THE future of the Steam Packet user agreement, concerns over the impact of wind turbines in the Irish Sea, and kerbside recycling were just some of the issues covered at the latest Tynwald standing committee meeting established to scrutinise the work of departments.
Last week it was the turn of Infrastructure Minister David Cretney MHK and the department’s chief executive Ian Thompson to face questioning by the Environment and Infrastructure Policy Review Committee.
Mr Thompson said that the government’s concerns had recently been raised about the potential economic impact on the island’s economy from a proliferation of wind farms in the Irish Sea.
He said officers told the Maritime Coastal Agency (MCA) that the individual wind farm plans should not be viewed in isolation.
MCA representatives are due to visit the island next month to give three presentations on the subject.
Mr Thompson said that concerns about the turbines interfering with Ronaldsway airport’s radar had also been raised.
‘There’s a real risk of them creeping into radar,’ he said.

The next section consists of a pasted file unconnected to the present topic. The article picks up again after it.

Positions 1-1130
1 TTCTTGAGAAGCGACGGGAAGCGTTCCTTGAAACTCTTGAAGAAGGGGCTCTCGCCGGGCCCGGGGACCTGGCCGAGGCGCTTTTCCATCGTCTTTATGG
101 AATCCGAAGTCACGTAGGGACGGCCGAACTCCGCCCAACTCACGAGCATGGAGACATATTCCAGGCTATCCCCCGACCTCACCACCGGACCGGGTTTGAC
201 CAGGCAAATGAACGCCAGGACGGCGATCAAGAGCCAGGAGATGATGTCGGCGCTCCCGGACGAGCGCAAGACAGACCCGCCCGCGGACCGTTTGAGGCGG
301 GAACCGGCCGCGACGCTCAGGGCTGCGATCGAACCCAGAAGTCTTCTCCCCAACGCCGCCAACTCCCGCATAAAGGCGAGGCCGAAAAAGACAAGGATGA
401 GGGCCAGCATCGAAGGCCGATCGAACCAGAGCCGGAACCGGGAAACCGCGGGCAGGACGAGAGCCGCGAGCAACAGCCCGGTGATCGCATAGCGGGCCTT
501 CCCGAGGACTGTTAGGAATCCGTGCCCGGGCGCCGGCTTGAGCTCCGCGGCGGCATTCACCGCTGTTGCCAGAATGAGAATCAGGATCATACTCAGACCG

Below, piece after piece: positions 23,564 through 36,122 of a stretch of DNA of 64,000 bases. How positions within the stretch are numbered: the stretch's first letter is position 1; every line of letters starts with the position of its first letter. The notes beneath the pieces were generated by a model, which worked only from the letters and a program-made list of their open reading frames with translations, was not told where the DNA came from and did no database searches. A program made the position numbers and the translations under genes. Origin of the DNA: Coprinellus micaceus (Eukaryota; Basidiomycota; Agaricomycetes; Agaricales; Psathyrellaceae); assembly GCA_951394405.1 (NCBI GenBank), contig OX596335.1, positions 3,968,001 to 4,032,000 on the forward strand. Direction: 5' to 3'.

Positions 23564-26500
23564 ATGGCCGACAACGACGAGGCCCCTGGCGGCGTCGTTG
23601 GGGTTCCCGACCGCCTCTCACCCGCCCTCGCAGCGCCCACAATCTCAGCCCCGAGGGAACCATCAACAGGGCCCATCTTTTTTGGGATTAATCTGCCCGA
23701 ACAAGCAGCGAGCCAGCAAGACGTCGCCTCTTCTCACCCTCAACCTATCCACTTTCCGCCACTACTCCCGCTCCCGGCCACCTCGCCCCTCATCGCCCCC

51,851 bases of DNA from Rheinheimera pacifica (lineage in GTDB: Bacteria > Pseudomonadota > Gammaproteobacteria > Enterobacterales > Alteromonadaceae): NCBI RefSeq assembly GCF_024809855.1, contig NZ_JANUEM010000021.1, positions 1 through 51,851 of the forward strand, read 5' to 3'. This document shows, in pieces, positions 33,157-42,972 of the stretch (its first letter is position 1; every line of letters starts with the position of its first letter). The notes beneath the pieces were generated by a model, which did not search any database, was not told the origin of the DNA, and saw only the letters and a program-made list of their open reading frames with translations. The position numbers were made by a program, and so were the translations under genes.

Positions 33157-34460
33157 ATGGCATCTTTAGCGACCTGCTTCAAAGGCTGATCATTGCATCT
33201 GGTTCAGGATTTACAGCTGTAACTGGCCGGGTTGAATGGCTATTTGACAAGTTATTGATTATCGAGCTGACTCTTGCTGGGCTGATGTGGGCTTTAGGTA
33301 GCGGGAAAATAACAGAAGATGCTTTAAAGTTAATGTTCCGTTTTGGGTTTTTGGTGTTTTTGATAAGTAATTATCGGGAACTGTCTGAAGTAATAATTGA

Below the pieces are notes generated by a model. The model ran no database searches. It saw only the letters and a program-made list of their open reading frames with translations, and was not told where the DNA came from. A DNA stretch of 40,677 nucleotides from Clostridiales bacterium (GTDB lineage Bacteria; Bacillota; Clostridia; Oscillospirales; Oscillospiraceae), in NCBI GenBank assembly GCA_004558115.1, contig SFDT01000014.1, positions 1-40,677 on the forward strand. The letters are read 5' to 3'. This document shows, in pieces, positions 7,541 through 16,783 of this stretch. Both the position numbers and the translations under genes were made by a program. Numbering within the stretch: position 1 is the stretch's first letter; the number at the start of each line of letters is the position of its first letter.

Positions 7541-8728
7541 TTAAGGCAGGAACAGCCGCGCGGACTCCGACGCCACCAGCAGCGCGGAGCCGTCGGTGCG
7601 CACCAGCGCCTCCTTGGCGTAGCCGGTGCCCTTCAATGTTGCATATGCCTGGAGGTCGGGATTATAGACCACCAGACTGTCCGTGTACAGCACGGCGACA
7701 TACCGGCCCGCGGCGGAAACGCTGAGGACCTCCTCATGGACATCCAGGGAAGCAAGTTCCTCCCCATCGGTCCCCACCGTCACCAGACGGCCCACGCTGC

When asked by committee member Zac Hall (Onchan MHK) for their view on allowing competition for the use of the linkspan at Douglas harbour, Mr Thompson said: ‘That’s a difficult area.
‘We don’t believe there’s a queue of shipping companies waiting to bring their vessels to Douglas.
‘Most don’t run vessels that could service Douglas harbour.’
Mr Cretney said this was highlighted when the Steam Packet’s Ben-my-Chree was out of action last year while repairs were made to its damaged bow thruster.
He said it was ‘impossible’ to bring in an alternative vessel to cover services because they were too big.
Meanwhile the committee’s chairman, Dudley Butt MLC, called for the minister to make an undertaking that he would meet Onchan Commissioners to try and encourage them back into the kerbside recycling scheme.
The scheme was established in 2008 by the former Department of Local Government and the Environment, covering Douglas, Braddan and Onchan.
Mr Butt, who was member of DLGE with responsibility for waste management at the time of the scheme’s launch, said it was a ‘great shame’ Onchan withdrew from the scheme when local authorities took over its funding because it had the highest rate of participation.
Committee member Alex Downie MLC called for the department to encourage local authorities to work together on domestic waste collection.
He said there were presently 53 domestic waste vehicles, which were only collecting a couple of days a week, and not in use for the rest of the time.
Mr Cretney agreed that the current arrangements were ‘not efficient’.